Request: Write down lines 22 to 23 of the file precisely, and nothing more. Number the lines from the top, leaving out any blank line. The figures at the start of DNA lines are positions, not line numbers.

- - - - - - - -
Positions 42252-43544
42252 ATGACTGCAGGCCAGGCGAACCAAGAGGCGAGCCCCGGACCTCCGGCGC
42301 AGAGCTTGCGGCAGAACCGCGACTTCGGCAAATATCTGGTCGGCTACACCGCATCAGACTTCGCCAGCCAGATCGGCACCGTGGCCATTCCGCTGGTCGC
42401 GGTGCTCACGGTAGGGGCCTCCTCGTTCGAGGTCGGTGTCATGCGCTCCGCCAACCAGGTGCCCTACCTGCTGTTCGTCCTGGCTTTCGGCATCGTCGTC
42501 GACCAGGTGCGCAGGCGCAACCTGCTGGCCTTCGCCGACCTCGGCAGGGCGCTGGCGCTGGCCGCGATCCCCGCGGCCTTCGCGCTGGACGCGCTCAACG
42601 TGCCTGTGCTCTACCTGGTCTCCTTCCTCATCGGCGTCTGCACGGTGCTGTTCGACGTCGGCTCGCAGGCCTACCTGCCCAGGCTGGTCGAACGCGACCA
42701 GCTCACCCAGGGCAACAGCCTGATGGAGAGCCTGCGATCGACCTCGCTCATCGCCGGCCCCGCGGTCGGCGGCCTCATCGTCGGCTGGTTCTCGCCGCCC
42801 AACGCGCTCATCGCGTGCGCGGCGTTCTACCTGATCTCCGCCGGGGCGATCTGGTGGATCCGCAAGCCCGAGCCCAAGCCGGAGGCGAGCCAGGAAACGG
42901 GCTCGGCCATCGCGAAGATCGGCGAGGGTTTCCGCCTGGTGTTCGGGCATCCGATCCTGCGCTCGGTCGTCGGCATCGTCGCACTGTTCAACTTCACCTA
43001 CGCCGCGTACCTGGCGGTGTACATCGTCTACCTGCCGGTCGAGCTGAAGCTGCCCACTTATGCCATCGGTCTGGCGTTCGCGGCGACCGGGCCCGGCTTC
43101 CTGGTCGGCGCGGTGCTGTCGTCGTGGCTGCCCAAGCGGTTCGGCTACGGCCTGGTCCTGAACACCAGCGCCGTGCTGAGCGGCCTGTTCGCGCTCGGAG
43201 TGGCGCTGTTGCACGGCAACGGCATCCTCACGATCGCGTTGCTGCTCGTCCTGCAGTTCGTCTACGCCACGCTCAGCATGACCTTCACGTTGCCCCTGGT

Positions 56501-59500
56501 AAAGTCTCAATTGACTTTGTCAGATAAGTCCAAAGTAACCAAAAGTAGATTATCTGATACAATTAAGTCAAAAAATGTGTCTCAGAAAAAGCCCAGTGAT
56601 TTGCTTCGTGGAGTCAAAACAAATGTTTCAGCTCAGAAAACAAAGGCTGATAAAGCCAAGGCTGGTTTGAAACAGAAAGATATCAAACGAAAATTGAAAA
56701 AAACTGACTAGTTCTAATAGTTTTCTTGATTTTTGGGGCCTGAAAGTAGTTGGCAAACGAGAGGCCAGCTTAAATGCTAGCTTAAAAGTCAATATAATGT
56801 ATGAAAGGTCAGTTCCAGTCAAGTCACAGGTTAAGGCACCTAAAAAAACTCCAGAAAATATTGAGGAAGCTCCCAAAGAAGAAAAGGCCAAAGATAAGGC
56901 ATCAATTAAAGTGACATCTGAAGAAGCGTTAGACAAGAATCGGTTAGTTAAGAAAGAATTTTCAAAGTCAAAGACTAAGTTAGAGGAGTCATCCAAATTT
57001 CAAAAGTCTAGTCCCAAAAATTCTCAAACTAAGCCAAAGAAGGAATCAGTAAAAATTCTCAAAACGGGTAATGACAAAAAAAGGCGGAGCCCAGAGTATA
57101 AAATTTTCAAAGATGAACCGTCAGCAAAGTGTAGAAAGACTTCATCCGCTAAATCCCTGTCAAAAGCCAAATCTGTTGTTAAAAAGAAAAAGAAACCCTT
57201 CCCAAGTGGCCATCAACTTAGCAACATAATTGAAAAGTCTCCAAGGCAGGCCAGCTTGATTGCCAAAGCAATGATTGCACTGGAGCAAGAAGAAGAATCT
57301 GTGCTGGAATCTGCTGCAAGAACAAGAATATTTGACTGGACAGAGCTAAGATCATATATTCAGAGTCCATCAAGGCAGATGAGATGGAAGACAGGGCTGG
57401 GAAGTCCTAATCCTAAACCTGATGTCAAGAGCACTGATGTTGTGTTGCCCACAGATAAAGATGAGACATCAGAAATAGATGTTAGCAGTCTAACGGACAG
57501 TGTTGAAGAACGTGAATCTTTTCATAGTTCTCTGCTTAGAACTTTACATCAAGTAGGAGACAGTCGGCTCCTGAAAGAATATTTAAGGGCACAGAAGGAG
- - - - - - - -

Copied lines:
57301 GTGCTGGAATCTGCTGCAAGAACAAGAATATTTGACTGGACAGAGCTAAGATCATATATTCAGAGTCCATCAAGGCAGATGAGATGGAAGACAGGGCTGG
57401 GAAGTCCTAATCCTAAACCTGATGTCAAGAGCACTGATGTTGTGTTGCCCACAGATAAAGATGAGACATCAGAAATAGATGTTAGCAGTCTAACGGACAG